Subjective belief claims and objective knowledge claims necessarily have different means of support: subjective reason or objective reason, respectively. Subjective reasons would be things like logical arguments, statistics, expert opinions, etc. Objective reasons would be evidence, proof, unassailable logic, etc. But belief claims don’t have to have support at all. People can believe anything they want for personal or emotional reasons . . . or no reason at all. However, valid reasons are nice to have.
Atheism is a religion:
Religion is a system of beliefs. Atheism isn’t a system of anything. It’s just the disbelief in the existence of gods; the belief that gods don’t exist.
Many atheists balk at the notion that atheism is the belief that gods don’t exist. They insist atheism should only be defined in the negative (disbelief) rather than the positive (belief). But, to me, that’s ridiculous. Belief is the subjectiveaffirmation of something: an opinion or conviction. Disbelief is the subjective negation of belief in something: like belief, it’s also an opinion or conviction. When I say ‘atheism is the disbelief in the existence of gods’, I am subjectively negating belief in the existence of gods. When I say ‘atheism is the belief that gods don’t exist’, I am subjectively affirming that gods don’t exist. In other words, I can negate a positive or I can affirm a negative. They accomplish the exact same thing. It’s easy enough to illustrate this fact:
If I say, ‘Atheism is disbelief in the existence of gods’, how many gods am I claiming?
That’s right . . . zero.
If I say, ‘Atheism is belief that gods don’t exist’, how many gods am I claiming?
That’s right . . . zero.
It makes no difference whether I negate the positive or affirm the negative.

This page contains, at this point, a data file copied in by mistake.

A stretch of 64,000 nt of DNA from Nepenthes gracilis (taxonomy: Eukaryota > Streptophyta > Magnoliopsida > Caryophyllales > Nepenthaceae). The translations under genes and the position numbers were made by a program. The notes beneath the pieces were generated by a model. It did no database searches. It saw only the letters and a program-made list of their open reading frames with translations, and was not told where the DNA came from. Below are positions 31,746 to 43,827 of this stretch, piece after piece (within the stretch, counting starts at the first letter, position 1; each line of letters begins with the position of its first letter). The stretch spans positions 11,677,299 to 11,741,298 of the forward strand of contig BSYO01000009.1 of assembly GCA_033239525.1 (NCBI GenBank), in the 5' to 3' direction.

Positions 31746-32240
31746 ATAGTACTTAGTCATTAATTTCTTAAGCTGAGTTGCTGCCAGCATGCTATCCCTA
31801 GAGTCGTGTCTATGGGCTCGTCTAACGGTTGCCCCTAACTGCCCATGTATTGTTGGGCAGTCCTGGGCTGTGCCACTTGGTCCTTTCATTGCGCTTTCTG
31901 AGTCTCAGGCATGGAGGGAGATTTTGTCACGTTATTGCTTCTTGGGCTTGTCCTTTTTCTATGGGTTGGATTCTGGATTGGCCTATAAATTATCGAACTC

Atheism can legitimately be defined as the belief that gods don’t exist. But that doesn’t make it a religion. And neither does it make any objective claim of fact. It’s a subjective belief claim: an opinion or conviction. Atheists with a knee-jerk reaction against the notion that atheism is a mere subjective belief, opinion or conviction are confusing or conflating the subjective with the objective. Sorry guys but atheism is not an objective claim of knowledge or fact. If you think it is, then prove it: what’s the knowledge or fact you possess that nobody else does? Is it not easy enough to defend atheism? Don’t we have plenty of valid reasons? Why do you want to make it easier than it already is? That’s lazy at best and dishonest at worst.
Flip it around. If a believer says he believes in God but does not claim his existence is an objective fact, he is merely expressing his subjective belief, opinion or conviction that God is real. He’s not making any objective claim of fact. He may not have a reason at all. But if he claims or pretends to have knowledge of God then he’s a gnostic theist making claims of knowledge he can’t possibly possess and is just as dishonest as a pretentious gnostic atheist.